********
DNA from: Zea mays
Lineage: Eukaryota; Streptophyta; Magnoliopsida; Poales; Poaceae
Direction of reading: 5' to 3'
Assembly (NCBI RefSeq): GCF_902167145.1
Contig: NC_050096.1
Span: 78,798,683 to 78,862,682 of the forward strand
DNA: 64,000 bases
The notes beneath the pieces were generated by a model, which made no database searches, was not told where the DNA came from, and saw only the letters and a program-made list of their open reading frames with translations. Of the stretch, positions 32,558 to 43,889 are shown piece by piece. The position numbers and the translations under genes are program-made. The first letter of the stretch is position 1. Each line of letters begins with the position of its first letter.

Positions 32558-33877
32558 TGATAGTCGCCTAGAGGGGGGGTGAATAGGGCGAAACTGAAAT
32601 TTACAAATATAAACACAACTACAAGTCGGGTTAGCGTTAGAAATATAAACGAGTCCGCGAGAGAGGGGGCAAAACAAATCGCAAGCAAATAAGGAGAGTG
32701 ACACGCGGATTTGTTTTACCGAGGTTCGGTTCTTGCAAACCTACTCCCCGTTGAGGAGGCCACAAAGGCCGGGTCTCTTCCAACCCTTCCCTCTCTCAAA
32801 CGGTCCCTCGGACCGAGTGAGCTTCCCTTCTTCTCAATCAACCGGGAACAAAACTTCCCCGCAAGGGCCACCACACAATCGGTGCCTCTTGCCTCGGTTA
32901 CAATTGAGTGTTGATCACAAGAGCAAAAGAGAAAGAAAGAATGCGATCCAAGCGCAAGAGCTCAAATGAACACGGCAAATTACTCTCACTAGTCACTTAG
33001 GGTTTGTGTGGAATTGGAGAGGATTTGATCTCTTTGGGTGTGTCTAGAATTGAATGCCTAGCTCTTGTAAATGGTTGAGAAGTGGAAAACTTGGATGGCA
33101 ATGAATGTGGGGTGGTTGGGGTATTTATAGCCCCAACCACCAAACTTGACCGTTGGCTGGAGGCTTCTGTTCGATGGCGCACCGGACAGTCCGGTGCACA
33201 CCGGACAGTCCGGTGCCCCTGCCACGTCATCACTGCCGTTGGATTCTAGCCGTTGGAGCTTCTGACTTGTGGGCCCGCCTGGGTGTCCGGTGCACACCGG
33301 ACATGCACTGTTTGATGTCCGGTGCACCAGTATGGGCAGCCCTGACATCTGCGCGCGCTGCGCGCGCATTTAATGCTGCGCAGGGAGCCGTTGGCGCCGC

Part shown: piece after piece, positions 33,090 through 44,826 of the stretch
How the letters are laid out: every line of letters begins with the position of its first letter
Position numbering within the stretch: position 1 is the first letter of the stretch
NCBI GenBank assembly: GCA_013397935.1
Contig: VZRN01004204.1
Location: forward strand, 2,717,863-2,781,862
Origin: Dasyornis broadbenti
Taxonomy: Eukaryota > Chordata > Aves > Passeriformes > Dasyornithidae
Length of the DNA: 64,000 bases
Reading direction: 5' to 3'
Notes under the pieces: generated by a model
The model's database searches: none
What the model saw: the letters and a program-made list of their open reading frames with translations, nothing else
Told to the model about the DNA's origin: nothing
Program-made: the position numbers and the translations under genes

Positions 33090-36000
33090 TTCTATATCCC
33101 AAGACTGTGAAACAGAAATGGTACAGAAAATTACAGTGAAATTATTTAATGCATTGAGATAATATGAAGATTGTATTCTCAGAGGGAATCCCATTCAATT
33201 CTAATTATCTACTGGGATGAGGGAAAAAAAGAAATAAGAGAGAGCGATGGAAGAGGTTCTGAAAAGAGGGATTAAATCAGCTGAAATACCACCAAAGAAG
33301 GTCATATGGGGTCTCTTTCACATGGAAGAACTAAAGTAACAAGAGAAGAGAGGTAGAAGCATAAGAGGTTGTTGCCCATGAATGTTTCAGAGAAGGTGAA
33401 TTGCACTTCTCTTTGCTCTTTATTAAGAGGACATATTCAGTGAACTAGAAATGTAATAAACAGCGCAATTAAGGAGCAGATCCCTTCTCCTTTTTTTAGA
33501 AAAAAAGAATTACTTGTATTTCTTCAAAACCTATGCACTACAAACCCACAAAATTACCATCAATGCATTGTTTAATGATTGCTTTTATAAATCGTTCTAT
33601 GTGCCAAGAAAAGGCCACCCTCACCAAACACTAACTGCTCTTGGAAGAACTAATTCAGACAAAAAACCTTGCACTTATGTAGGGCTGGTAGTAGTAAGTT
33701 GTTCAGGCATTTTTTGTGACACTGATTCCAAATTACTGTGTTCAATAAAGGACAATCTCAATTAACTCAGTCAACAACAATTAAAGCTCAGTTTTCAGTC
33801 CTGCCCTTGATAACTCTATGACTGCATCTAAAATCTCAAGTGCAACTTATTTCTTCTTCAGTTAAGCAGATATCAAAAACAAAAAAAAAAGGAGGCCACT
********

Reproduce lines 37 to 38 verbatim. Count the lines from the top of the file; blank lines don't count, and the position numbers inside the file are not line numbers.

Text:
33201 CTAATTATCTACTGGGATGAGGGAAAAAAAGAAATAAGAGAGAGCGATGGAAGAGGTTCTGAAAAGAGGGATTAAATCAGCTGAAATACCACCAAAGAAG
33301 GTCATATGGGGTCTCTTTCACATGGAAGAACTAAAGTAACAAGAGAAGAGAGGTAGAAGCATAAGAGGTTGTTGCCCATGAATGTTTCAGAGAAGGTGAA